Modeling the dispersal of eastern oyster (Crassostrea virginica) larvae in Delaware Bay
The interactions of circulation and growth processes in determining the horizontal distribution of eastern oyster (Crassostrea virginica) larvae in the Delaware Bay estuary were investigated with a coupled circulation-individual-based larvae model that used environmental conditions
from the spawning seasons (mid-June to mid-September) of 1984, 1985, 1986, 2000, and 2001. Particles, representing oyster larvae, were released at five-day intervals from areas in Delaware Bay that correspond to natural oyster reefs. The simulated larval development time was used to estimate
potential larval success, determined by the percent of larvae that successfully reached settlement size (330 μm) within the planktonic larval duration of 30 days. Success rates for simulated larvae released in the upper estuary were less than half of those released in the lower estuary
because of the reduction in growth rate from exposure to low salinity. Simulated larval success rates were further reduced during periods of increased river discharge, which produced low salinity conditions. The simulated transport patterns showed a down-estuary drift of oyster larvae during
the spawning season, which is consistent with the observed reduction in settlement and recruitment rates in the upper estuary. The simulated transport pathways patterns showed that larvae originating in the middle and lower regions of the estuary had low rates of dispersion and high rates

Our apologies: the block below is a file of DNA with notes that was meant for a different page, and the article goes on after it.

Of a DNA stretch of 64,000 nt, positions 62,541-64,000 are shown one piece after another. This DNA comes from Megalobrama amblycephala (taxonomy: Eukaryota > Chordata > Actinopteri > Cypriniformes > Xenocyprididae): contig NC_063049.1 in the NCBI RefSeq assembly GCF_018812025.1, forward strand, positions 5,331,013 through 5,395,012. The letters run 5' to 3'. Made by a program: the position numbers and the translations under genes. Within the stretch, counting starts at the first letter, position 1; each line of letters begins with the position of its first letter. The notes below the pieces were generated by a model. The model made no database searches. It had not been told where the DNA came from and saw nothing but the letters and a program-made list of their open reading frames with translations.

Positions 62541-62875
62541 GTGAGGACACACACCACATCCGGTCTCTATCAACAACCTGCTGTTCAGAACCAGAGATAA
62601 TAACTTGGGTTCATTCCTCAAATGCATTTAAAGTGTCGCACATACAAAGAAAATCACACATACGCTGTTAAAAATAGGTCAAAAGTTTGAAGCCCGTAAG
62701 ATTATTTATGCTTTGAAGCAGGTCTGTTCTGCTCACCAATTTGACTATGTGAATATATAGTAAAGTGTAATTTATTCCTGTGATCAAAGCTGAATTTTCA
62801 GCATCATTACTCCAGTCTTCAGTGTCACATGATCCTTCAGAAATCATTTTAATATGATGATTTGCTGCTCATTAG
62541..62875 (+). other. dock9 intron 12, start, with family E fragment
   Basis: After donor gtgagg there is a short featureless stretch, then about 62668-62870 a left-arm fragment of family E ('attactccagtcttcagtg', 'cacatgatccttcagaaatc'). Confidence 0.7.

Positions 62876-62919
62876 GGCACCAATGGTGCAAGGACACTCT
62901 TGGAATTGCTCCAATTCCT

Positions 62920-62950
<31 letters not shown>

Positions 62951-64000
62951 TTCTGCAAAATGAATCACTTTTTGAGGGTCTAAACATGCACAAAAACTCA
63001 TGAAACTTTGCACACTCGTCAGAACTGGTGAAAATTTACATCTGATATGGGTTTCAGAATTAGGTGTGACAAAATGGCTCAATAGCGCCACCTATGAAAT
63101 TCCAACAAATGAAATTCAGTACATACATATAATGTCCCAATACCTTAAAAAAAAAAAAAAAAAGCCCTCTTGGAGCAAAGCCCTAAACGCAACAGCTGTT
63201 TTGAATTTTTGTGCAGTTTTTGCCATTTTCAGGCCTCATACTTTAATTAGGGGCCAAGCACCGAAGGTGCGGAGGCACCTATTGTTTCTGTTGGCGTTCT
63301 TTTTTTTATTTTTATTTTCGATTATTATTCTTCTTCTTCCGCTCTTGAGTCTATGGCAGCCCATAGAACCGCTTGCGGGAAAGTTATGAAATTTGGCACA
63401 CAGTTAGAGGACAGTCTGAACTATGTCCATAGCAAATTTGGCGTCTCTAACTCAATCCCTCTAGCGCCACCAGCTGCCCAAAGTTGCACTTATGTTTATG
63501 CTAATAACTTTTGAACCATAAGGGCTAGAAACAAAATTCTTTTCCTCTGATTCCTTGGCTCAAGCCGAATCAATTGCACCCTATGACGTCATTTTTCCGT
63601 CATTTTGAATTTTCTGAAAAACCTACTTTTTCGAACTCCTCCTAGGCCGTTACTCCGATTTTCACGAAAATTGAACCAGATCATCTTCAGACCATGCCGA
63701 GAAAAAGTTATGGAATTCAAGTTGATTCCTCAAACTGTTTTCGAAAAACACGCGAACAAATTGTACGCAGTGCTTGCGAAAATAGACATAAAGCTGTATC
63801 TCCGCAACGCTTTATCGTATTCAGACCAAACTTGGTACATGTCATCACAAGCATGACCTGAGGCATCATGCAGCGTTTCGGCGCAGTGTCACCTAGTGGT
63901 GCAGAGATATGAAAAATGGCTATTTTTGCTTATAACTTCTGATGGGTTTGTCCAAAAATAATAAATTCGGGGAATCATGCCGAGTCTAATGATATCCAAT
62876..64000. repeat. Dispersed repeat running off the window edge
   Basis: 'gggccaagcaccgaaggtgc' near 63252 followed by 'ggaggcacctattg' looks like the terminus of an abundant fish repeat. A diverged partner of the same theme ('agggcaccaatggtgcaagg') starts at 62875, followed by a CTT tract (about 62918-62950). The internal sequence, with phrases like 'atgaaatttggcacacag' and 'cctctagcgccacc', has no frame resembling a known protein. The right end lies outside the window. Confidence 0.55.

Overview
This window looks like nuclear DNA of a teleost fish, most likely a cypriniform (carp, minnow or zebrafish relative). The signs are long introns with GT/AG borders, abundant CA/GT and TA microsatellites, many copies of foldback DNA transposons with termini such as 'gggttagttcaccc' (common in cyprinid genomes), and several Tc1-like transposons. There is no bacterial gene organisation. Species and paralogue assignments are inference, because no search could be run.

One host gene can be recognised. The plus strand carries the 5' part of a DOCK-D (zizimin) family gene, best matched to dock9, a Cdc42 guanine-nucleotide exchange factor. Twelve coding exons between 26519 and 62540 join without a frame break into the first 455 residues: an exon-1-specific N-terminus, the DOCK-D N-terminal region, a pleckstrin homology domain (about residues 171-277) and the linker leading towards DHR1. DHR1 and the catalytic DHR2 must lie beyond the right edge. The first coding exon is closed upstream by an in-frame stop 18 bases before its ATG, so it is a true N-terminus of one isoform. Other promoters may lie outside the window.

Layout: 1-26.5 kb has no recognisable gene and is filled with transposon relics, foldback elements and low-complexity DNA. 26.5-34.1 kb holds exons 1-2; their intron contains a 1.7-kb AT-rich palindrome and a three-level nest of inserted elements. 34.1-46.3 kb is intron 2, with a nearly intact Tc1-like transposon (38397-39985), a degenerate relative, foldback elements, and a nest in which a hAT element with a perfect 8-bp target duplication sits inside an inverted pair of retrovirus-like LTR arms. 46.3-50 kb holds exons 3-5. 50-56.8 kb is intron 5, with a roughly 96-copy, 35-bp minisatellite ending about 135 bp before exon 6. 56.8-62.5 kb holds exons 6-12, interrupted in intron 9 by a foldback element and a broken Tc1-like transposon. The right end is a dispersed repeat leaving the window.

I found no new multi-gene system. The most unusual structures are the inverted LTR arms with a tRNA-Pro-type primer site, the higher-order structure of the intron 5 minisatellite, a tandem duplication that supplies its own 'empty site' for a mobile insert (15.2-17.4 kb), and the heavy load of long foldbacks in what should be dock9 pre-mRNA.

of self-settlement. Larvae released in the upper reaches of the estuary had limited contributions to the Delaware Bay oyster population, in part because of the lower overall simulated larval success in the low salinity regions. The simulated transport patterns suggested that the upper bay
exports rather than receives larvae, which has implications for the establishment of genetic traits.
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The Journal of Marine Research publishes peer-reviewed research articles covering a broad array of topics in physical, biological and chemical oceanography. Articles that deal with processes, as well as those that report significant observations, are welcome. In the area of biology, studies involving coupling between ecological and physical processes are preferred over those that report systematics. Authors benefit from thorough reviews of their manuscripts, where an attempt is made to maximize clarity. The time between submission and publication is kept to a minimum; there is no page charge.
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